WASHINGTON (AFP) - The cancer charity founded by Lance Armstrong said on Wednesday it expects the disgraced cyclist to be "completely truthful and forthcoming" in his upcoming interview with Oprah Winfrey.
The Livestrong Foundation issued a statement on the eve of the broadcast of Armstrong's much-anticipated pre-recorded interview - his first since he was stripped of his Tour de France titles amid irrefutable doping allegations.
"We expect Lance to be completely truthful and forthcoming in his interview and with all of us in the cancer community," said the statement, posted in the blog section of Livestrong's website (www.livestrong.org).
"We expect we will have more to say at that time. Regardless, we are charting a strong, independent course forward that is focused on helping people overcome financial, emotional and physical challenges related to cancer."
It added: "Inspired by the people with cancer whom we serve, we feel confident and optimistic about the Foundation's future and welcome an end to speculation."
Highly respected for its work with cancer patients and its promotion of better health and fitness, Livestrong took a hit when the US Anti-Doping Agency put Armstrong at the heart of the biggest doping scandal in sports history.
In the wake of numerous leaks to news media, Winfrey confirmed on Tuesday to CBS This Morning that Armstrong, after a decade of denials, came clean to her on his use of performance enhancing drugs.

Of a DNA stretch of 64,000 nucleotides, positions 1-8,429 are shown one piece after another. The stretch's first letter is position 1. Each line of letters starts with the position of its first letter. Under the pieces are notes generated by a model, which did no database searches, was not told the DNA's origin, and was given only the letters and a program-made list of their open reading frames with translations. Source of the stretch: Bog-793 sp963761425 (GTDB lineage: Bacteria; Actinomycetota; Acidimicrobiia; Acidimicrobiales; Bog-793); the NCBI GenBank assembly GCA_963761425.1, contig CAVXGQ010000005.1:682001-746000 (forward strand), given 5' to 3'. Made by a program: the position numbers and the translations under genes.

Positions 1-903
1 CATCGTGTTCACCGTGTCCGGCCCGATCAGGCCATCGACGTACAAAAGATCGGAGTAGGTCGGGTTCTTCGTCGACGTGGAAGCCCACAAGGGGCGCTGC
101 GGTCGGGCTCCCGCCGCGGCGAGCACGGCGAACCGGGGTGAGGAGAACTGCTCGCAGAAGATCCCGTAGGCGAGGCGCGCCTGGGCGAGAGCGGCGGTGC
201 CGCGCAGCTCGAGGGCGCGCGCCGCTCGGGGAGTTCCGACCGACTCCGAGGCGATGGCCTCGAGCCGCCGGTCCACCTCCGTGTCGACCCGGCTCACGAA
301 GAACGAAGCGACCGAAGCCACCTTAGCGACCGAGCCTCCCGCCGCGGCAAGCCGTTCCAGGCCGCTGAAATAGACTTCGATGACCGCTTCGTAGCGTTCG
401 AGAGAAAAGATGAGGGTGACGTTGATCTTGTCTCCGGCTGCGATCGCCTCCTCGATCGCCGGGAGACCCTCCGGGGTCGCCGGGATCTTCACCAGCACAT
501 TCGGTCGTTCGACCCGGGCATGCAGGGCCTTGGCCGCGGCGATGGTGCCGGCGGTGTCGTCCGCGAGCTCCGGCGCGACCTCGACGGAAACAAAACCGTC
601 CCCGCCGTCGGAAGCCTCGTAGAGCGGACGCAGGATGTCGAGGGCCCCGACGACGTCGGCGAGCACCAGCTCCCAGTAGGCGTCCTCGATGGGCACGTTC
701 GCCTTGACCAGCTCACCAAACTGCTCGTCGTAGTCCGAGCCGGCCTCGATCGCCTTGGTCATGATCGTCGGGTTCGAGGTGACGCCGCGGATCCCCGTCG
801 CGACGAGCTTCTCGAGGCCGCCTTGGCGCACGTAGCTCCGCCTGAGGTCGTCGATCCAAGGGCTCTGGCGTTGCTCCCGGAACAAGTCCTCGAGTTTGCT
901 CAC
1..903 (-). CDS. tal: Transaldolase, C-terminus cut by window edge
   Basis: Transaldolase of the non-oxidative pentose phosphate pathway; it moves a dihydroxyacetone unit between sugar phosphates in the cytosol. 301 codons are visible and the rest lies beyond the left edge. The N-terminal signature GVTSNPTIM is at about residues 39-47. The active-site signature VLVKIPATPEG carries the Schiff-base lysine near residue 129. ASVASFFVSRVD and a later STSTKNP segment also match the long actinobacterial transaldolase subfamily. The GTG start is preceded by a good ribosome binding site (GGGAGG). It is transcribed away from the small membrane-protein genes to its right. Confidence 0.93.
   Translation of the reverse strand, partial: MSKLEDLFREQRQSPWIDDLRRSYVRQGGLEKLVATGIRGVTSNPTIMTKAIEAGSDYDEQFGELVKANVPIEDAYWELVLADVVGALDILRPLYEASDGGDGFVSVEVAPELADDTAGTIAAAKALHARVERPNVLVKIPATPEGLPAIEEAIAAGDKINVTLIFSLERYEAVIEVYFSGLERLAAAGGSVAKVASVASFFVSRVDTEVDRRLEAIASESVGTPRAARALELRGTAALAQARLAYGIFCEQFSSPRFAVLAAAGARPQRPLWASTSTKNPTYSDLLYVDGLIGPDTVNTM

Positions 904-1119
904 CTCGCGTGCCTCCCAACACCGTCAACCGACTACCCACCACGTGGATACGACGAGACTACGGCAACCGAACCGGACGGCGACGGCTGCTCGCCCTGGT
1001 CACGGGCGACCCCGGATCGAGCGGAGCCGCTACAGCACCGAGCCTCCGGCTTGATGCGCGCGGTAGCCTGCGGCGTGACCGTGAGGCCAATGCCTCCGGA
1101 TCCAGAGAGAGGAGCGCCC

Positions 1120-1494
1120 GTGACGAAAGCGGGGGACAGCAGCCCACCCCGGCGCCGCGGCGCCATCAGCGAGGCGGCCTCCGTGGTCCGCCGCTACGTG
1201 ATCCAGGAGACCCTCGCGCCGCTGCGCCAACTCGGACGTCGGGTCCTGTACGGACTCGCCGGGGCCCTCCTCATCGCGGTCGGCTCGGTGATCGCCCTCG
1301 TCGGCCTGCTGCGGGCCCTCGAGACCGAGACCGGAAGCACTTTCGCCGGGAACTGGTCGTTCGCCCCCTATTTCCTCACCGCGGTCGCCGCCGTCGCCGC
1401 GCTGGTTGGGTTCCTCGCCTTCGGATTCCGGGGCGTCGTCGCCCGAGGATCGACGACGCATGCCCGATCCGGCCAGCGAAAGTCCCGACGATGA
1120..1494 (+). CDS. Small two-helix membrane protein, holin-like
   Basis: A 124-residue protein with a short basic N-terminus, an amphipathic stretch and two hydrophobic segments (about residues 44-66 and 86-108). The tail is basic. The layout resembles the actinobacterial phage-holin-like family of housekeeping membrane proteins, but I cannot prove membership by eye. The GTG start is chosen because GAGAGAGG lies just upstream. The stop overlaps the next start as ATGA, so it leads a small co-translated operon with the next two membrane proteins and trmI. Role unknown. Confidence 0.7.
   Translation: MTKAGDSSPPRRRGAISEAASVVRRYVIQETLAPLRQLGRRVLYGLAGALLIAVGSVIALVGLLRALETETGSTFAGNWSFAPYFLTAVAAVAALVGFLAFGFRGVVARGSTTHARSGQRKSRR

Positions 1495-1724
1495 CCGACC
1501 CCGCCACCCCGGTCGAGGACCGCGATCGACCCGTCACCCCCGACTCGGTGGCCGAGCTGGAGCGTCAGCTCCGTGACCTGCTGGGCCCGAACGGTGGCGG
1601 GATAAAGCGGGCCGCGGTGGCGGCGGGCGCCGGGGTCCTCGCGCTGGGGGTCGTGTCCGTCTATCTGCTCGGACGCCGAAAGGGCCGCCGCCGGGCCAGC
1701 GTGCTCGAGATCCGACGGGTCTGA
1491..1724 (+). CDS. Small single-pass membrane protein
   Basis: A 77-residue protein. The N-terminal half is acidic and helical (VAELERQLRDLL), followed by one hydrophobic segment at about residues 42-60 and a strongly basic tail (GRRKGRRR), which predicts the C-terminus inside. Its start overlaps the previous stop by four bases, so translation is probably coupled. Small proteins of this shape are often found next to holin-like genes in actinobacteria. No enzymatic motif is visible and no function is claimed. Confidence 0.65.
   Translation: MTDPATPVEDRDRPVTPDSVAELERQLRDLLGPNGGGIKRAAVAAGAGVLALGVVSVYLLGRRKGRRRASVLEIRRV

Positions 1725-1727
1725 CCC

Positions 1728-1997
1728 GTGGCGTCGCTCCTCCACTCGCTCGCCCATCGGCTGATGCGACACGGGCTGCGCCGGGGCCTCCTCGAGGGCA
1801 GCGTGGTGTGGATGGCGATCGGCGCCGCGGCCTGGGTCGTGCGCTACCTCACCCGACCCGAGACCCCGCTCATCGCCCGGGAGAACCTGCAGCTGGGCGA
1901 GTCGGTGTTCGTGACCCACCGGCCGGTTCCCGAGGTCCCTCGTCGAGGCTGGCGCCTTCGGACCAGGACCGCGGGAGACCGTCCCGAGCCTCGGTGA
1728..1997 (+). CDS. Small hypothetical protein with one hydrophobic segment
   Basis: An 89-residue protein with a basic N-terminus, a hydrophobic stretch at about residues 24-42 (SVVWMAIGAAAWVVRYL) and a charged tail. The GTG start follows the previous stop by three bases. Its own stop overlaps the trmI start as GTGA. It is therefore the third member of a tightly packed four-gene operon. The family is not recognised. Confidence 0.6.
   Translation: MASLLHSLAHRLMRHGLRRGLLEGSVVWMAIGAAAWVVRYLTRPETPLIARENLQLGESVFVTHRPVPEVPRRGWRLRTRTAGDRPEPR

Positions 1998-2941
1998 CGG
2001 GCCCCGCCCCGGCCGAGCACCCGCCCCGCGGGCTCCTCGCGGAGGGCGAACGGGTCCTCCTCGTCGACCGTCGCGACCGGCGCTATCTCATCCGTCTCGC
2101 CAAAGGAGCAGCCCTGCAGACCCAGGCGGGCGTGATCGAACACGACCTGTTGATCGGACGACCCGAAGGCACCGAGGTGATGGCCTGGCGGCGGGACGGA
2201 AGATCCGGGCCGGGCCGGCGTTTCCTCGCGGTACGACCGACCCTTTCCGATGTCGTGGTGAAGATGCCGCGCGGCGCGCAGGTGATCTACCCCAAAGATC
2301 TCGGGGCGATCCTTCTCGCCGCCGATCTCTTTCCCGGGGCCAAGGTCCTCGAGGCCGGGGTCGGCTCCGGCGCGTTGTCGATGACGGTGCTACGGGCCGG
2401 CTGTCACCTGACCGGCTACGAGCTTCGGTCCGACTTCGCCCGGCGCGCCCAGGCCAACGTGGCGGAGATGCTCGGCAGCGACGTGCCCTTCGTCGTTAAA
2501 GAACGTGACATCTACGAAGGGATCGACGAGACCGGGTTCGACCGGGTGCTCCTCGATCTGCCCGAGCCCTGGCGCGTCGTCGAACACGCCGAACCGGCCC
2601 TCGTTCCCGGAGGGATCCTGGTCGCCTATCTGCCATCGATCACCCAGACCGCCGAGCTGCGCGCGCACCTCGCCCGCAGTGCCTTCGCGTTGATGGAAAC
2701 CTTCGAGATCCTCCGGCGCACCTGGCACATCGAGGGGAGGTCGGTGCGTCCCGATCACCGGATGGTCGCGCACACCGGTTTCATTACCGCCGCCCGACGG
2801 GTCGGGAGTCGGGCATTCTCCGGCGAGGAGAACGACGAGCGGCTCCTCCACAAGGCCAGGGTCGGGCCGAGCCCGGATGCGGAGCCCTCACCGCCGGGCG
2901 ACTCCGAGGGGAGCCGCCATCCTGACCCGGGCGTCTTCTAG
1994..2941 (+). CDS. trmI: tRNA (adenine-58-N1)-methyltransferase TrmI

The interview, originally scheduled to air Thursday on Winfrey's OWN cable network, will now run in two parts, on Thursday and Friday at 9pm, to take in its entire uncut two-and-half-hour span.
It will also be streamed worldwide on the Oprah.com website.
Prior to Monday's taping of the interview in Austin, Texas, Armstrong - a cancer survivor who last year distanced himself from Livestrong as the doping allegations grew - visited the charity to speak with its staff in person.
"He expressed his regret for the stress the team suffered in recent years as a result of the controversy surrounding his cycling career," the Livestrong statement Wednesday said.
"He asked that they stay focused on serving people affected by cancer, something our team has always done excellently and will continue to do."
Armstrong, 41, is reportedly hoping that a public confession could open the door to a return to competitive sport in marathons and triathlons after he was stripped of his record seven Tour de France laurels.
But David Howman, head of the World Anti-Doping Agency (WADA) in Montreal, said on Tuesday only a full confession under oath to anti-doping authorities could prompt a rethink of his lifetime ban from competition.
WADA's former chief Dick Pound, who is also a member of the International Olympic Committee (IOC), similarly told AFP that Armstrong should face a proper grilling, naming names and revealing details about how he cheated.
"Simply by confessing to what everybody knows is not going to do anything here," Pound said.
Last year, the US Anti-Doping Agency said Armstrong ran the most sophisticated doping programme in sports history, publishing reams of damning eyewitness testimony from former team-mates about the extent of his cheating.
The scandal plunged cycling into crisis, raising questions about how he managed to avoid detection for so long, amid claims the International Cycling Union (UCI) turned a blind eye to widespread doping in the peloton.
On Wednesday, an independent panel set up by the UCI to look into cover-up claims urged the governing body to reconsider offering an amnesty to riders who admit to having taken performance enhancing drugs.
UCI responded by saying that granting amnesty would run against WADA's very own anti-doping laws and do little if anything to sway the IOC or deter criminal prosecutions or lawsuits from sponsors.